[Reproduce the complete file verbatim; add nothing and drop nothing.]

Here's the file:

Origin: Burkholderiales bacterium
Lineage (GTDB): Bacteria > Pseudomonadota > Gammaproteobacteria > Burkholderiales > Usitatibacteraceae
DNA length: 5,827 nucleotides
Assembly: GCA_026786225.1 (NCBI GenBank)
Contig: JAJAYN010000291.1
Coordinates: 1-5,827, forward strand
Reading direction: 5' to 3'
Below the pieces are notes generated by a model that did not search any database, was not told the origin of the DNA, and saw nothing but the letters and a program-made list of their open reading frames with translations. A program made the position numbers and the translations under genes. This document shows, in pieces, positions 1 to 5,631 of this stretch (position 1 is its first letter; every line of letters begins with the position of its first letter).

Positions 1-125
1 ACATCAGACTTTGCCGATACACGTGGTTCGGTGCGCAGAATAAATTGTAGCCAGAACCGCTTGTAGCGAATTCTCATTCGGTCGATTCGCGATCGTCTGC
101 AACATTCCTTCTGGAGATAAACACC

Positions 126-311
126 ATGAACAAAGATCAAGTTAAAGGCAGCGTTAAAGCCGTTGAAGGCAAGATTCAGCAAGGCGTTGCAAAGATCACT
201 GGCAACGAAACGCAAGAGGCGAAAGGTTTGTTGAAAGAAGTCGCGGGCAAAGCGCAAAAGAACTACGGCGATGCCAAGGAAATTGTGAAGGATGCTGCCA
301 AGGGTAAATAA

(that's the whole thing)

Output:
Origin: Burkholderiales bacterium
Lineage (GTDB): Bacteria > Pseudomonadota > Gammaproteobacteria > Burkholderiales > Usitatibacteraceae
DNA length: 5,827 nucleotides
Assembly: GCA_026786225.1 (NCBI GenBank)
Contig: JAJAYN010000291.1
Coordinates: 1-5,827, forward strand
Reading direction: 5' to 3'
Below the pieces are notes generated by a model that did not search any database, was not told the origin of the DNA, and saw nothing but the letters and a program-made list of their open reading frames with translations. A program made the position numbers and the translations under genes. This document shows, in pieces, positions 1 to 5,631 of this stretch (position 1 is its first letter; every line of letters begins with the position of its first letter).

Positions 1-125
1 ACATCAGACTTTGCCGATACACGTGGTTCGGTGCGCAGAATAAATTGTAGCCAGAACCGCTTGTAGCGAATTCTCATTCGGTCGATTCGCGATCGTCTGC
101 AACATTCCTTCTGGAGATAAACACC

Positions 126-311
126 ATGAACAAAGATCAAGTTAAAGGCAGCGTTAAAGCCGTTGAAGGCAAGATTCAGCAAGGCGTTGCAAAGATCACT
201 GGCAACGAAACGCAAGAGGCGAAAGGTTTGTTGAAAGAAGTCGCGGGCAAAGCGCAAAAGAACTACGGCGATGCCAAGGAAATTGTGAAGGATGCTGCCA
301 AGGGTAAATAA